It appears for the second year in a row, the village will have uncontested races for three seats on the board of trustees in the annual March election.
During party caucuses Monday night, the Democrats nominated a full field of three candidates for the positions, but the Republicans were only able to cross-endorse Bruce Maxson, who will also appear as a Democratic candidate.
“We approached people, and we let it be known we were looking for people,” Republican caucus chairman Mike Trosset said. “The feedback I received was that because it has been so contentious lately, and this is such a small town, people were not interested in running.”
Last year, the Republicans didn’t nominate any candidates.
Maxson, 56, is a part-time public defender in the Otsego County Family Court division and has a private law practice. He is president of the Cooperstown Fire Department and was endorsed by all five of the Republican at the caucus. He is registered as an independent.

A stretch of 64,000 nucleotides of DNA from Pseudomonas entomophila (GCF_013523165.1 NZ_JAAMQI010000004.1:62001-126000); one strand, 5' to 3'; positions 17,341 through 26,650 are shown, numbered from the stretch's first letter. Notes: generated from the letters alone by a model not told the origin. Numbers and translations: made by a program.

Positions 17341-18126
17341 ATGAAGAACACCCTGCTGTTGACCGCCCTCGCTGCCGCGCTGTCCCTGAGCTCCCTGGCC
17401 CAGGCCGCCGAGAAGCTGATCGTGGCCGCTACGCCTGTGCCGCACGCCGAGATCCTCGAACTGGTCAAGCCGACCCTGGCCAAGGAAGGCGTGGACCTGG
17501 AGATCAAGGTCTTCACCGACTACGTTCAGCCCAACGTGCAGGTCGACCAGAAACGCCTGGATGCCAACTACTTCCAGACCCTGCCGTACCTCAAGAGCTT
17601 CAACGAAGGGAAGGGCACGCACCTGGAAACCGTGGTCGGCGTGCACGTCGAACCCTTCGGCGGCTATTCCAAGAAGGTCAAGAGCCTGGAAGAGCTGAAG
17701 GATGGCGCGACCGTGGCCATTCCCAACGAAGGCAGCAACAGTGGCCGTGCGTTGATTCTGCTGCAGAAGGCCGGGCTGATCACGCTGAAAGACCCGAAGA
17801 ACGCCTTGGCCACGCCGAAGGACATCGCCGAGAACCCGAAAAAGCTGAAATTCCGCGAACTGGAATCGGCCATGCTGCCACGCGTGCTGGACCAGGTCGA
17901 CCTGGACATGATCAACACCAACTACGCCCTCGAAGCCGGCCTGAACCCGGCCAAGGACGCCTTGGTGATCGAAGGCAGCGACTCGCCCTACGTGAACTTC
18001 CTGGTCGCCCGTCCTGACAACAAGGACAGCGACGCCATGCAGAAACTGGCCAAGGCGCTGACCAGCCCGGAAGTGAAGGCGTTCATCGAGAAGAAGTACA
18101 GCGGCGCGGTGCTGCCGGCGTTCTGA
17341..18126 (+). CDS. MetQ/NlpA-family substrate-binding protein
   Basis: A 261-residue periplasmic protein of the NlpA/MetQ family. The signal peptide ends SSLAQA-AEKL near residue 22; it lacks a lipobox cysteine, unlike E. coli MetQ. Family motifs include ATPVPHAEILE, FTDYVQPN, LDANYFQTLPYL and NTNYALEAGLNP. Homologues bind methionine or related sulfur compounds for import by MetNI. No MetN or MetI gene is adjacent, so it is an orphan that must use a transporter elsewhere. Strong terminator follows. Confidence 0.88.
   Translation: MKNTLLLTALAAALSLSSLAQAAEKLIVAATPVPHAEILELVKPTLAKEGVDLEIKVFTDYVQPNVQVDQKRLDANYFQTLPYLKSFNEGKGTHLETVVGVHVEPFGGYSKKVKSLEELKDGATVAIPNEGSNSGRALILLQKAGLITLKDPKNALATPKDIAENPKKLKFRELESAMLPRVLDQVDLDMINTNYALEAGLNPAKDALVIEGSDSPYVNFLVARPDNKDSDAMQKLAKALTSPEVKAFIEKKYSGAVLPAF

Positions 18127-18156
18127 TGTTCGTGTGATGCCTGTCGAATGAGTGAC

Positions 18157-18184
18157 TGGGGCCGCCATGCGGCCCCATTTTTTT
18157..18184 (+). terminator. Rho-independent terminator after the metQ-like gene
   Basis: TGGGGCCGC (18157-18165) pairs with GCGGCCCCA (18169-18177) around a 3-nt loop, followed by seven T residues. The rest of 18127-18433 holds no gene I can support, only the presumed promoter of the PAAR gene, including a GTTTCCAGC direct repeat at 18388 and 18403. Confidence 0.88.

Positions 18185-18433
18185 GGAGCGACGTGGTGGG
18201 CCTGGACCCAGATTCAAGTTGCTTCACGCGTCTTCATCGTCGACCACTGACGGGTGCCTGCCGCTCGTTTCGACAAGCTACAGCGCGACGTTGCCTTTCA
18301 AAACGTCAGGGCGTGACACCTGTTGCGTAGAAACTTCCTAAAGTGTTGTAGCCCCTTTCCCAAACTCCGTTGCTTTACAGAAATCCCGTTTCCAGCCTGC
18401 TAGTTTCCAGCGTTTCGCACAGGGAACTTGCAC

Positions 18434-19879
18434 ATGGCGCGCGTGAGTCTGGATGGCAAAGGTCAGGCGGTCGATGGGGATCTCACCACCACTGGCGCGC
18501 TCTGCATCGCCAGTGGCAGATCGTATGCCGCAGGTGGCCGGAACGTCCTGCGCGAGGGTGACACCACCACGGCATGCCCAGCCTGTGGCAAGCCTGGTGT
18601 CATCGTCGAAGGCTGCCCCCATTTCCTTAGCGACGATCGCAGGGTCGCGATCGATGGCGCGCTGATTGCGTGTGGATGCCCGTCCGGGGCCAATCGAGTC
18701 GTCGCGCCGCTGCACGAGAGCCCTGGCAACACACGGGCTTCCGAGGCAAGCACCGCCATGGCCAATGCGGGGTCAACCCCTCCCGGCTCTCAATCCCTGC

“He has excellent character,” said Republican Glenn Falk, who works with Maxson at the fire department and is the husband of trustee Cynthia Falk, who is not up for election this year. “I think he would be an awesome trustee, and I think he would do a great job for the village.”
The Republican caucus also heard from Lou Allstadt, a resident of 18 Main St. Allstadt, also an independent, was nominated by the Democratic caucus to run for an unexpired one-year term.
Although several members of the Republican caucus were willing to endorse Allstadt, he was not nominated by the caucus, which had already closed by the time he and Maxson arrived. Several Republicans said they would be open to nominating Allstadt in the future.
“I have only spoken to people about doing what we did during the caucus,” Trosset said. “I am not comfortable doing something I was not authorized to do.”